Wednesday, June 27, 2007

Argentina starting line-up against the United States

The Copa America kicked off with an upset today, Peru beating Uruguay 3-0. Peru does have a fairly talented squad, but many people - including yours truly - expected better of Uruguay. In the day's other game hosts Venezuela drew 2-2 with Bolivia. Good to see lots of goals being scored so far. Hopefully that will keep up throughout the tournament. I'll also be keeping an eye on matches such as Brazil v Mexico and Chile v Ecuador, but to be honest, my tournament really starts when Argentina take on the United States in their opening game.

Argentina coach Alfio Basile has revealed his starting 11 far ahead of time, which I thought was quite a strange move on his part. The big news is that Carlos Tevez drops to the bench in favour of Lionel Messi to partner Hernan Crespo in attack. Speaking of the undoubtedly talented Carlitos, Sports Illustrated has a lovely interview with him. In other squad news, captain Roberto Ayala had an injury scare on Saturday but seems to be fine now.

Argentina starting 11 (4-3-1-2):


At first glance it looks broadly similar to the formation used at the World Cup, but in reality given the change of key personnel like (now former) captain Juan Pablo Sorin dropping out and former captain Javier Zanetti coming back in, as well as the presence of Juan Sebastian Veron and swapping Messi for Saviola I suspect it may work very differently in practice. In fact, that's the problem: no one knows how well it's going to work because Argentina haven't used this particular starting 11 before. Basile's results from friendlies have hardly been impressive, but this team is substantially different to the one that lost to Brazil or the one which beat France.

The defence looks very good on paper and should be fine as long as they've learned their lesson from the embarrassment of conceding 3 against Algeria, which, to be fair, wasn't entirely their fault. Hopefully Abbondanzieri, who was at fault for at least 2 of the goals will go back to the form he showed for his club during this season in Spain and during the '06 World Cup.

The questions that remain, at least in my mind, are these:
  1. Can Messi and Crespo form an effective strike partnership? They've played together before, but the jury's still out on their effectiveness as a duo.
  2. Can Riquelme and Veron work together?
  3. Lastly, and broadly speaking, will these players, many of whom have had excellent seasons, translate their club form into good performances for their country?
I guess we'll just have to wait and see. The United States have bought a relatively unexperienced squad who might benefit from the low expectations, and it would be wise to avoid underestimating them. At the same time, I'm always wary of the tag of 'favourites' before a ball has been kicked. Having a star-studded squad (which ours definitely is) doesn't guarantee anything unless they can play well together, and we'll have to prove that on the pitch. Can't wait.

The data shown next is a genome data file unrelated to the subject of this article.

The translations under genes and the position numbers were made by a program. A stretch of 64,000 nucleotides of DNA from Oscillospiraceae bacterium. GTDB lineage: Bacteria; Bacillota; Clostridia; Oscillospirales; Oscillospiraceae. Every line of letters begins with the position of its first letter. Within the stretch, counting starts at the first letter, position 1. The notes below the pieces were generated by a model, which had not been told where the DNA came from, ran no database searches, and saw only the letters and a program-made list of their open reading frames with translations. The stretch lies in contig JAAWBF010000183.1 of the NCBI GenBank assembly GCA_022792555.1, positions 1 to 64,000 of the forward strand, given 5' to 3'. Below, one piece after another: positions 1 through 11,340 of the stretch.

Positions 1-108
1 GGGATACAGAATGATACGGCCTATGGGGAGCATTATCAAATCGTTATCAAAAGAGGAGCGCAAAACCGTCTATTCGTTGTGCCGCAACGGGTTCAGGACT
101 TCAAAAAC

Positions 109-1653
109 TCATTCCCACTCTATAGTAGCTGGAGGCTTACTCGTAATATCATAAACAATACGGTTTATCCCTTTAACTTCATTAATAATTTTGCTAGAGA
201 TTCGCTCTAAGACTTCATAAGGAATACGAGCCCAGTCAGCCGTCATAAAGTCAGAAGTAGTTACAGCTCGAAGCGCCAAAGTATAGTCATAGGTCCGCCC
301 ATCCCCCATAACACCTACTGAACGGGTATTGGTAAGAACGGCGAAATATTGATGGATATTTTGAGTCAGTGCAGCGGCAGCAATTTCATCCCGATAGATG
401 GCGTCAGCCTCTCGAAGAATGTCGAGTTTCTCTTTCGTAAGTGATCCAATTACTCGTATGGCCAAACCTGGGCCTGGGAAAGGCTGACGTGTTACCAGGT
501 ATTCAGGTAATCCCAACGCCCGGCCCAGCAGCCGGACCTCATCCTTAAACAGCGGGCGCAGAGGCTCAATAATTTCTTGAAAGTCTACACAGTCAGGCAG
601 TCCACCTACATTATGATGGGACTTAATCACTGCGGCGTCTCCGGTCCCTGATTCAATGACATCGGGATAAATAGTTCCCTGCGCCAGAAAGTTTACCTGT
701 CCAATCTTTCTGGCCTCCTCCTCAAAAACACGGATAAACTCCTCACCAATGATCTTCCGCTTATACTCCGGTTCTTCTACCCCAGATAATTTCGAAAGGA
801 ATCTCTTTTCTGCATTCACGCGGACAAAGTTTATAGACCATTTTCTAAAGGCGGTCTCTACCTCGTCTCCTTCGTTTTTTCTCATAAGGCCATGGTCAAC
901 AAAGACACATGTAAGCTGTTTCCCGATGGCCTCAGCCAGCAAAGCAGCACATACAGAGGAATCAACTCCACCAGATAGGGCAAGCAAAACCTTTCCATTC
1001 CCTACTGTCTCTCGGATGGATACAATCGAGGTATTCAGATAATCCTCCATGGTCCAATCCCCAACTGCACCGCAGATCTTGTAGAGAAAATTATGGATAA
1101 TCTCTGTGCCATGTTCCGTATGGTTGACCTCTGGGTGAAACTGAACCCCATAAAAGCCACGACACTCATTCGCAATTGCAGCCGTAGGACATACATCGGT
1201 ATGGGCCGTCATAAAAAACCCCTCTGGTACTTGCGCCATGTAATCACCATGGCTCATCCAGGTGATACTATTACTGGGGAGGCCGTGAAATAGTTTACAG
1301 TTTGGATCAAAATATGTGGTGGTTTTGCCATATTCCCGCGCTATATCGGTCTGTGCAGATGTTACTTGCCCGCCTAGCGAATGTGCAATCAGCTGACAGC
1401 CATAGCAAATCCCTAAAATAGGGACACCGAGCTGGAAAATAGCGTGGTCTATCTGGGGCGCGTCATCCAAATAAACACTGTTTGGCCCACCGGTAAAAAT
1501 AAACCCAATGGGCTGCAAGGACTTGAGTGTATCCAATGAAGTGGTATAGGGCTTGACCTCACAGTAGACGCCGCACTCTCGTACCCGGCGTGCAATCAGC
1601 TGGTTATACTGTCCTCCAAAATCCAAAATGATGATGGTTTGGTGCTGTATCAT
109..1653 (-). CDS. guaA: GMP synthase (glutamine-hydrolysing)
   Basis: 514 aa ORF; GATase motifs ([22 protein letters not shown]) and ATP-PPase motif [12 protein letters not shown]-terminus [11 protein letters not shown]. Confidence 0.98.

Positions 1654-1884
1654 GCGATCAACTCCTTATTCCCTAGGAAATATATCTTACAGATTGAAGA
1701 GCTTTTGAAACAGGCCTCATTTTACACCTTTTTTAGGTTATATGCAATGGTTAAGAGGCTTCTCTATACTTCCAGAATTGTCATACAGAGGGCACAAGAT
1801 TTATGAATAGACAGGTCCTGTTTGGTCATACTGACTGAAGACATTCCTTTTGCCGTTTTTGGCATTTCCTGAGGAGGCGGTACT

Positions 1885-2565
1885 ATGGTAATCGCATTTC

Lastly, and I don't care how sappy this sounds: the evident desire of all the Argentinean players called up to wear the shirt and bring glory to their country makes me so proud to support the Albiceleste.

Vamos Argentina!


Rio said...

your last question obviously is about roman.

basile allowing veron to start means he has full confidence in either Roman himself, or the team's ability to perform without roman.

logic is quite simple.
Aimar is roman's sub. So if roman sucked, basile will have to put aimar in. but that could be an impossibility due to sub limits.

the safer option would be to have aimar on the field at a position he's not necessarily best at, but would be able to play. This way when roman isn't satisfying, you could just tell aimar and him to switch place, then worry about whether you have the slot to sub in a more dedicated outside midfielder for roman.

Option 2, you could risk playing rest of the game without a proper enganche if you start aimar on the bench and roman failed to perform. This option is less risky if the team could still function (to certain extend) without the enganche moving them around. which must of been basile's priority in the friendlies, because he started both games without enganche, and used a player who's not familiar with the methods at the position---messi.

Basile brought back veron as soon as the friendlies were over, indicating he was satisfied by the team's performances without enganche.
because by this logic,at that point the 2nd option became safe enough, so he could just sit aimar on the bench and use the best outside midfielder choice--- Veron.
Veron has issues with other players, so unless you know you have the spot to play him, he should be kept outside.

in other words, worry about roman when you see basile start aimar instead of either cambiasso or veron. I was therefore pretty worried when they said aimar was going in...

Rio said...

oh and roman and veron.

veron played enganche for inter, wasn't extremely well at it unlike roman, but he obviously has good understanding of the role by now.

he's definitely better if someone else is supporting him laterally. which is enganche's job. he support the more offensive outside mid laterally and position the more defensive mid vertically to restrict space...

anyway, veron and roman just need to know how to communicate with each other, since they've never really played togather. so as long as they can get that done, the pair should function pretty well.

linda said...

Rio: mostly Roman, but also Messi. I like your argument and agree that Aimar would be Roman's natural substitute. Hopefully we won't need that. As for communication between Veron and Roman, this is where I'm worried about the team not having played together as they are quite enough. As I keep saying, I guess we'll just have to wait and see.